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especial mercies, will meet at one time or other especial rebukes. Nothing doth more distress the conscience of a sinner, than the remembrance in darkness of abused light; in desertions of neglected love. This God will make them sensible of. Though I have redeemed them,' saith God, yet they have spoken lies against me;' Hos. vii. 15. So chap. xiii. 4—7. When God hath in his providence dealt graciously with a person, it may be delivered him from straits and troubles, set him in a large place, prevented him with many fruits and effects of his goodness, blessed him in his person, relations, and employments, dealt well with his soul, in giving him a gracious sense of his love in Christ, for such a one to fall under sinful miscarriages, it goes to the heart of God, and shall not be passed over. Undervaluations of love, are great provocations. Hath thus requited my kindness? saith David. I cannot bear it. And the clearer the convictions of any in this kind were, the more severe will their reАections be upon themselves.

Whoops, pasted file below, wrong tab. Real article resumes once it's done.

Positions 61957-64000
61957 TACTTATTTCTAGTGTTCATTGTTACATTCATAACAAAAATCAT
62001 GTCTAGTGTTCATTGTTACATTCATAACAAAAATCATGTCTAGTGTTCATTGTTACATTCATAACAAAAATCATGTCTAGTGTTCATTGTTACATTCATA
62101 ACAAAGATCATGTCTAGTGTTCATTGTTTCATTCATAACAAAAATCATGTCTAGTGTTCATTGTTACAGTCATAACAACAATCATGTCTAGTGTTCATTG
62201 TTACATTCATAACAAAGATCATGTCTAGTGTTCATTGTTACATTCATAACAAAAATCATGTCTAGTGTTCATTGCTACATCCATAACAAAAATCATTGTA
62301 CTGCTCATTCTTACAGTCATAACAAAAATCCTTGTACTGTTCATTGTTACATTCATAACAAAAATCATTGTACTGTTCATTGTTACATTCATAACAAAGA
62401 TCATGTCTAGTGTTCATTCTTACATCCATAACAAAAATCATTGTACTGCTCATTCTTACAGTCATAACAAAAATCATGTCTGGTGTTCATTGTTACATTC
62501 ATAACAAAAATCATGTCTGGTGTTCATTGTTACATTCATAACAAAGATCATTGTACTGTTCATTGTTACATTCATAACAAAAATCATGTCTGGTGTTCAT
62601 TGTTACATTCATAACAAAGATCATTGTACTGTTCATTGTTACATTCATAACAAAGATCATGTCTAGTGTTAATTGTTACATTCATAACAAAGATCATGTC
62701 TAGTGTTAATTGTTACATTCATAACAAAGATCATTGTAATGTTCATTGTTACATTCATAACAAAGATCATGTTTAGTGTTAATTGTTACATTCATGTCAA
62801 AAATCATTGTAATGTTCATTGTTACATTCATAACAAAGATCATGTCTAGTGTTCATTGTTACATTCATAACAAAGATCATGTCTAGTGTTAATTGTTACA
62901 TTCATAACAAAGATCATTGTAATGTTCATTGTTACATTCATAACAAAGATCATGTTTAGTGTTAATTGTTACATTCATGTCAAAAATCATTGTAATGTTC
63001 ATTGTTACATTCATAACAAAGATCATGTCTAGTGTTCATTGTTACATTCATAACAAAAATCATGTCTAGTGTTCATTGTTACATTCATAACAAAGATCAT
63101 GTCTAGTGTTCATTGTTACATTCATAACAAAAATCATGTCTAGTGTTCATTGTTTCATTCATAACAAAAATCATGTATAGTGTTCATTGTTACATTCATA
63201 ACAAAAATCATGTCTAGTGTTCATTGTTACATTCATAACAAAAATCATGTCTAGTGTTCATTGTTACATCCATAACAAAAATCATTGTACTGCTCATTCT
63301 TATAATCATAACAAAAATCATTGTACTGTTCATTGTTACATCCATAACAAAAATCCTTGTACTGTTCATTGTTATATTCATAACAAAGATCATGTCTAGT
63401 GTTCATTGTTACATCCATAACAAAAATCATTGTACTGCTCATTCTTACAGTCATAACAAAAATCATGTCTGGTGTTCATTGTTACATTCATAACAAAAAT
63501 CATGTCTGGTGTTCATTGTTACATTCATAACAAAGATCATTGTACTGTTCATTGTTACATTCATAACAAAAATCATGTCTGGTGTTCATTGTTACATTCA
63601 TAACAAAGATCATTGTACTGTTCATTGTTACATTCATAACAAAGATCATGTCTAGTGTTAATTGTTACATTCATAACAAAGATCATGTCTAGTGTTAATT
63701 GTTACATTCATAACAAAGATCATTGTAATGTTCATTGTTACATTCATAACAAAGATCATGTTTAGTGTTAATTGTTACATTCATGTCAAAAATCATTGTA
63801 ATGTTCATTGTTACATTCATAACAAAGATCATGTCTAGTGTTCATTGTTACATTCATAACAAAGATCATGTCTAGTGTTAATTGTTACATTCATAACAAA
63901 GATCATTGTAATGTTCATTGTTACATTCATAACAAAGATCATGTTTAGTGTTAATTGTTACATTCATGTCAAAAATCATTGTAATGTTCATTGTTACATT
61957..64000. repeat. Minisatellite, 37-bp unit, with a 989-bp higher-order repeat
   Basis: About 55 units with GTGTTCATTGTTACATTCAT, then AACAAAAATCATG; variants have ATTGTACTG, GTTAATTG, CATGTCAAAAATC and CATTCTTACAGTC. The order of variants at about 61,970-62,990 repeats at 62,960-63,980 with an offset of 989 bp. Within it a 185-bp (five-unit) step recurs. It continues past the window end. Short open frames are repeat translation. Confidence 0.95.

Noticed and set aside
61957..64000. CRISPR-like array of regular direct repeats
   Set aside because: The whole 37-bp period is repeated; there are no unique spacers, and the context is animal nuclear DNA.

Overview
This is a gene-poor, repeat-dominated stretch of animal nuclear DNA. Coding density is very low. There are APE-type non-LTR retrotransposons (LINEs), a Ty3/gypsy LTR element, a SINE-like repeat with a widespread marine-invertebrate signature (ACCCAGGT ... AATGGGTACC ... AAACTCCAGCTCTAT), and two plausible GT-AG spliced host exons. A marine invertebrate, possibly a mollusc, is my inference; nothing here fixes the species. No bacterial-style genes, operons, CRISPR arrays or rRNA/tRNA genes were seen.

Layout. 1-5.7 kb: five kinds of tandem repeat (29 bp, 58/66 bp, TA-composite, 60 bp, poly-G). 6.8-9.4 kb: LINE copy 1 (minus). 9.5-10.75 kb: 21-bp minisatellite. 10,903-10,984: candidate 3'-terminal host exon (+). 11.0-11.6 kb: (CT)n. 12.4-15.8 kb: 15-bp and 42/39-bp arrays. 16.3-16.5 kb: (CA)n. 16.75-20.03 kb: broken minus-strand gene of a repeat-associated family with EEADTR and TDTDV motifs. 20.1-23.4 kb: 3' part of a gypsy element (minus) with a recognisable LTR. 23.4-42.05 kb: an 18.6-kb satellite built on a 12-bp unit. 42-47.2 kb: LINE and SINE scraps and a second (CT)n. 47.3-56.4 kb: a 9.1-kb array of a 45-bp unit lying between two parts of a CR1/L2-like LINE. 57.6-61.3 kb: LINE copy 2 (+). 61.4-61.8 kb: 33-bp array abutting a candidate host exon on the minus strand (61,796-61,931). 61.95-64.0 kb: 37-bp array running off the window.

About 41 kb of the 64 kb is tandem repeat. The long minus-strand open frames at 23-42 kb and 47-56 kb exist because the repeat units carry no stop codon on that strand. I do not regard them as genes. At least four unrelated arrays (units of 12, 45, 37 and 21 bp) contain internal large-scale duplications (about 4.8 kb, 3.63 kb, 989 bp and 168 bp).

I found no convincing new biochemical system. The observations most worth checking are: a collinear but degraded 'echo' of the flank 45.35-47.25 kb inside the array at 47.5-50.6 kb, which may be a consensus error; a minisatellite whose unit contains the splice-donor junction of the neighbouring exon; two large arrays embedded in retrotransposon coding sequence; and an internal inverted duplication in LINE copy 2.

2. Sins under or after great afflictions, are of this importance also. God doth not afflict willingly, or chasten us merely for his pleasure. He doth it to make us partakers of his holiness. To take so little notice of his hand herein, as under it, or after it, not to watch against the workings and surprisals of sin,-it hath unkindness in it; I smote him,' saith God, and he went on frowardly in the ways of his own heart. These provocations of his sons and daughters he cannot bear with. Hath God brought thee into the furnace, so that thou hast melted under his hand, and in pity and compassion hath given thee enlargement? if thou hast soon forgotten his dealings with thee, is it any wonder, if he mind thee again, by troubles in thy soul?